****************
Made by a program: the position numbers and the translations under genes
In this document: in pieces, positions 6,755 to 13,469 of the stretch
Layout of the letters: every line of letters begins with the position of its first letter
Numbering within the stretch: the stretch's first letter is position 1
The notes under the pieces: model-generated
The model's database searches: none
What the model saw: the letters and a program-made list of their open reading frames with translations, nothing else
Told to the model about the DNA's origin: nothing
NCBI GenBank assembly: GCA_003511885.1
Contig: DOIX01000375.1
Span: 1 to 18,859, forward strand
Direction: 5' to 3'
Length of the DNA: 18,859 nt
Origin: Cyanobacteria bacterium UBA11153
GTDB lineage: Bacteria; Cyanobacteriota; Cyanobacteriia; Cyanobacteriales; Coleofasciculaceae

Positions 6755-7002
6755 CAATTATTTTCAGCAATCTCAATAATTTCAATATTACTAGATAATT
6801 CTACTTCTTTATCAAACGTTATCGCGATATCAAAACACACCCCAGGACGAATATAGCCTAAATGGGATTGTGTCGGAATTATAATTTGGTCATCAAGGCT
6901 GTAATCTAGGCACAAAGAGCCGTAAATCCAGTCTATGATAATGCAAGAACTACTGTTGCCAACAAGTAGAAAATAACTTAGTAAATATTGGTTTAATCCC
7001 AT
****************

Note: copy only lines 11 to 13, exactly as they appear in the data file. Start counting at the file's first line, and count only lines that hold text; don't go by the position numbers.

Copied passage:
Span: 1 to 18,859, forward strand
Direction: 5' to 3'
Length of the DNA: 18,859 nt